Could going Nuclear be the way forward?
Another fuel price hike in Malaysia has Automologist LING wishfully thinking…
There was a time in our not too distant history – the height of which took place in the fifties and sixties – that the world went nuclear-crazy. We imagined a life that ran on nuclear-powered devices – from kitchen appliances to flying vehicles. After two World Wars that exhausted almost all types of resources, the idea of a cheap, almost inexhaustible supply of energy was incredibly appealing.
But it’s 2017 and I live in Malaysia, where we export crude oil and citizens still enjoy one of the cheapest prices at the petrol pump. As we greeted the New Year with a 15% increase in the price at the pump, though, I thought there has to be a better way to power my car than this. I’ve long thought that solar-powered vehicles (or anything, for that matter) should be our main mode of transportation, but of course that is narrow-minded of me. Not every part of the world gets 12 hours of sunlight a day. Electric and hybrid cars are touted as the green vehicles of the future, but even those rely on energy sources that may not be the cleanest (hydroelectricity, coal). Hydrogen cars show promise but the manufacturing of hydrogen requires a lot of energy or releases too much greenhouse gases. Next.
And then there’s nuclear energy. While engineers and designers were making nuclear submarines and ships (and bombs) all those decades ago, car designers were also dreaming up their own atomic cars. Theoretically, these cars could keep running on very little “fuel”, and parts would start breaking down before the “fuel” even ran out.
In the fifties, Ford was caught up in the atomic fever and conceptualised a car called the Ford Nucleon, that could go 5,000 miles on a single “charge” of the miniature in-car nuclear reactor. The company’s fantasy never went past a 3/8th scale model, because the honour was reserved for future designers when they could shrink the nuclear reactor enough and invent some form of radioactive shield light enough to fit into the rear.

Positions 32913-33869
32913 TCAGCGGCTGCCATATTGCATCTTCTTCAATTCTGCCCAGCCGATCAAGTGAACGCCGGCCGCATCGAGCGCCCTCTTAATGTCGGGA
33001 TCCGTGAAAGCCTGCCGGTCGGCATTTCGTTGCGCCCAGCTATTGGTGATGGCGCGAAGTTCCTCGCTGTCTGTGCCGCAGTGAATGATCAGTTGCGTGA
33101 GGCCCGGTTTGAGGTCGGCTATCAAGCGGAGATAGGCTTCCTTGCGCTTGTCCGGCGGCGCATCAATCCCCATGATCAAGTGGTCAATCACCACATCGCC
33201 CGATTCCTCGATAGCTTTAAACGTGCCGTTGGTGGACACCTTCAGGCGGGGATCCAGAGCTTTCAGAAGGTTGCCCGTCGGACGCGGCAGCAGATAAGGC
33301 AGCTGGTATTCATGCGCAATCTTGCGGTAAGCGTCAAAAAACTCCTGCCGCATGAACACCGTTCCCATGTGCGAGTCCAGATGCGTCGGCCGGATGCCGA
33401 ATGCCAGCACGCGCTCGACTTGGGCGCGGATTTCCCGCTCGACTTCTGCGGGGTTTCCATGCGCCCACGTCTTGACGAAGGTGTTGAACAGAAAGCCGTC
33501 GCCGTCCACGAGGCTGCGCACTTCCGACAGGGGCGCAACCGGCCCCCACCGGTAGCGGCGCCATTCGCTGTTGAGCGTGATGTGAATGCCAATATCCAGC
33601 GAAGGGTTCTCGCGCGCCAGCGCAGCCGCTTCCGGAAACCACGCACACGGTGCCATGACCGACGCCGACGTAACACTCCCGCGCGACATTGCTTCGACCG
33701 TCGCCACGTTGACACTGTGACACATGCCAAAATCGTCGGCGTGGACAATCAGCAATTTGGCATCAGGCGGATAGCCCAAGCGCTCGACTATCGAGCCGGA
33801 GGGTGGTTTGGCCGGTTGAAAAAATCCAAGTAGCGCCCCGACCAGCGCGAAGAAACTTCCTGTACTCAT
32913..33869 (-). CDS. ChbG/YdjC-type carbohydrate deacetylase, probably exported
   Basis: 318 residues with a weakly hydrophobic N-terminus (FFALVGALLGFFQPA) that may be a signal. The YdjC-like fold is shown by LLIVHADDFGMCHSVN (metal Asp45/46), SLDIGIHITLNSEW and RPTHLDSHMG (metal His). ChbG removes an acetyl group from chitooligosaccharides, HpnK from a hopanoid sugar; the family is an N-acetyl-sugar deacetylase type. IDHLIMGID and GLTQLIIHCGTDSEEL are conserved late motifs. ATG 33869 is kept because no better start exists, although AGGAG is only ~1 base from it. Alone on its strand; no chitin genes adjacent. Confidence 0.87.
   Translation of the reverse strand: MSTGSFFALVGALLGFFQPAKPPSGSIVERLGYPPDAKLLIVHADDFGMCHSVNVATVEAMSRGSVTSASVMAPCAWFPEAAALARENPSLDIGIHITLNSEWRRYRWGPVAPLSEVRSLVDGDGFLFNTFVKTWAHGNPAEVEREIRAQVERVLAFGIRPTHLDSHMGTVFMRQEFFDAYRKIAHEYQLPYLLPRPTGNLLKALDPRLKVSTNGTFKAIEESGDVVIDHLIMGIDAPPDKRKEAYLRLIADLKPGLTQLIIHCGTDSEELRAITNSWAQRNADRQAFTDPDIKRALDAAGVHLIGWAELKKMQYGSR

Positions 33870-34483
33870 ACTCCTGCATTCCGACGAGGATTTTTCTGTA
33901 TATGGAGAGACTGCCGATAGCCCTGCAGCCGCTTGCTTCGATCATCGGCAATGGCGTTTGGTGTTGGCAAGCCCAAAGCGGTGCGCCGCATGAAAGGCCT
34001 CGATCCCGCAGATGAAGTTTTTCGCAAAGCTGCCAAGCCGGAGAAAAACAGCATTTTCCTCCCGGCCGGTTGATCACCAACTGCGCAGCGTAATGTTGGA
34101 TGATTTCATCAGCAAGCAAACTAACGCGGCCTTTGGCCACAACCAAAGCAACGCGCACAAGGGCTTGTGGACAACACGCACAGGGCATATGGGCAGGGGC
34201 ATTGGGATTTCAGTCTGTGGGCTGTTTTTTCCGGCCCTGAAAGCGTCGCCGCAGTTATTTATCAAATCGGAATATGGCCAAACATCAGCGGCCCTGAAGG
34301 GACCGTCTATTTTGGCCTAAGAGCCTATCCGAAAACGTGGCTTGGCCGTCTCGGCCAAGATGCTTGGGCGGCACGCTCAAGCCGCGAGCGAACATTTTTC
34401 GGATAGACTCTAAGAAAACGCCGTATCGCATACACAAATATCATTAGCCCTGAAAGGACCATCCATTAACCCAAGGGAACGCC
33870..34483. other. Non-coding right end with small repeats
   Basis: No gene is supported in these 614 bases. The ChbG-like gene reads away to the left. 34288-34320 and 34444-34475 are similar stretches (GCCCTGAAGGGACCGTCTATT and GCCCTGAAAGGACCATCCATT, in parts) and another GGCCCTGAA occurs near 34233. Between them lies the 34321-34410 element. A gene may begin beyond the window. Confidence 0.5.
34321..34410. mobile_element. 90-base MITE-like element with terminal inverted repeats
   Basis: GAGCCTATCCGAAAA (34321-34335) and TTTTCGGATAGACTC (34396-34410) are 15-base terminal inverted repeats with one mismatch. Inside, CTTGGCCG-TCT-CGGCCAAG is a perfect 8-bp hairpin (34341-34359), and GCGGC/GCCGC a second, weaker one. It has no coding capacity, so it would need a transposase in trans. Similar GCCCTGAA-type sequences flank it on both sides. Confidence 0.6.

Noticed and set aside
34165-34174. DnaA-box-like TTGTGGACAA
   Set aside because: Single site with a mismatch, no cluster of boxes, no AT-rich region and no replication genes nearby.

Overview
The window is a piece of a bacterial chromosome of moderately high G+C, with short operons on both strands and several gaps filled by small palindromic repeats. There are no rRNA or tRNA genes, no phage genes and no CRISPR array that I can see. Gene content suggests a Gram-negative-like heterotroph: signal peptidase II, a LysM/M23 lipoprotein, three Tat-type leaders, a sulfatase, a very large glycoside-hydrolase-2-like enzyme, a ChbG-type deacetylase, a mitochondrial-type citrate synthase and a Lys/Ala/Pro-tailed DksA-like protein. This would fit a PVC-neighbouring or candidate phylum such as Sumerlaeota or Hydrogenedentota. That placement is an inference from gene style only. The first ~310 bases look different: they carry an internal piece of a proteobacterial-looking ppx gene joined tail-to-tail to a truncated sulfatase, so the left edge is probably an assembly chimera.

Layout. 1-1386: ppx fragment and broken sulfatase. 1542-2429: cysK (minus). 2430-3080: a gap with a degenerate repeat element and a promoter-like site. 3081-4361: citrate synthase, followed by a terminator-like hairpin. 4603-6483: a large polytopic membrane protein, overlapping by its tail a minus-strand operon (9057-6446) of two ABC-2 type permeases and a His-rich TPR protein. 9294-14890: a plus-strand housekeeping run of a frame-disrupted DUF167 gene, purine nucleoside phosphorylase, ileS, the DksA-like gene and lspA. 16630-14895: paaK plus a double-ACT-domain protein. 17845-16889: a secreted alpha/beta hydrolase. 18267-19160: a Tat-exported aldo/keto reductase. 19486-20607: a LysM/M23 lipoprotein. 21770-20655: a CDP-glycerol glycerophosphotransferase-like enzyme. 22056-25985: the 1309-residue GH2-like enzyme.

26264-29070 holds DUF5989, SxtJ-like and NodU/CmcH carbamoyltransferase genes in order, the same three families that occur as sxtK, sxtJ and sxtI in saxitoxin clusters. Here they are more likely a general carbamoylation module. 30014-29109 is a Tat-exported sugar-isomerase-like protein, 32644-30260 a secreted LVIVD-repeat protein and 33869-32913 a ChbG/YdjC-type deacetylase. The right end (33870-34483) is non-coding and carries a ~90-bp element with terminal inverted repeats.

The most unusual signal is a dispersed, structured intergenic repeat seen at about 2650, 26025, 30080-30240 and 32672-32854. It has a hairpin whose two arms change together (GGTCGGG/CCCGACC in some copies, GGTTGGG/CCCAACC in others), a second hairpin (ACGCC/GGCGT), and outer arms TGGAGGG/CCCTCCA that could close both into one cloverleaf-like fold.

Fast forward to today, a company called Laser Power Systems claims to have found the answer to atomic cars in the naturally occurring radioative element thorium. Researchers have been looking into thorium as a safer alternative to uranium in nuclear power plants. According to Laser Power Systems, its concept car (pictured below) uses an “accelerator-driven thorium-based laser”. In English, it simply means that the thorium is used to create a laser beam to convert water into steam, which turns a turbine to produce energy. A single gram of thorium apparently can power a car for 300,000 miles, and that’s certainly needing very little to go very far.
My next question then is how much thorium is in the world and how much does a gram cost? A quick Google search later, Wikipedia gave me the answer: it’s about as common as lead.
The Chernobyl and Fukushima incidents might have turned people off nuclear energy, but the fact remains that it is probably the most efficient and cleanest, not to mention abundant, energy source that we have. In fact, it could be used to power a lunar community and perhaps other planets in the future:
Now, we only need to find out how to avoid a nuclear catastrophe when two nuclear cars collide, and I’ll never have to drive to the pump ever again.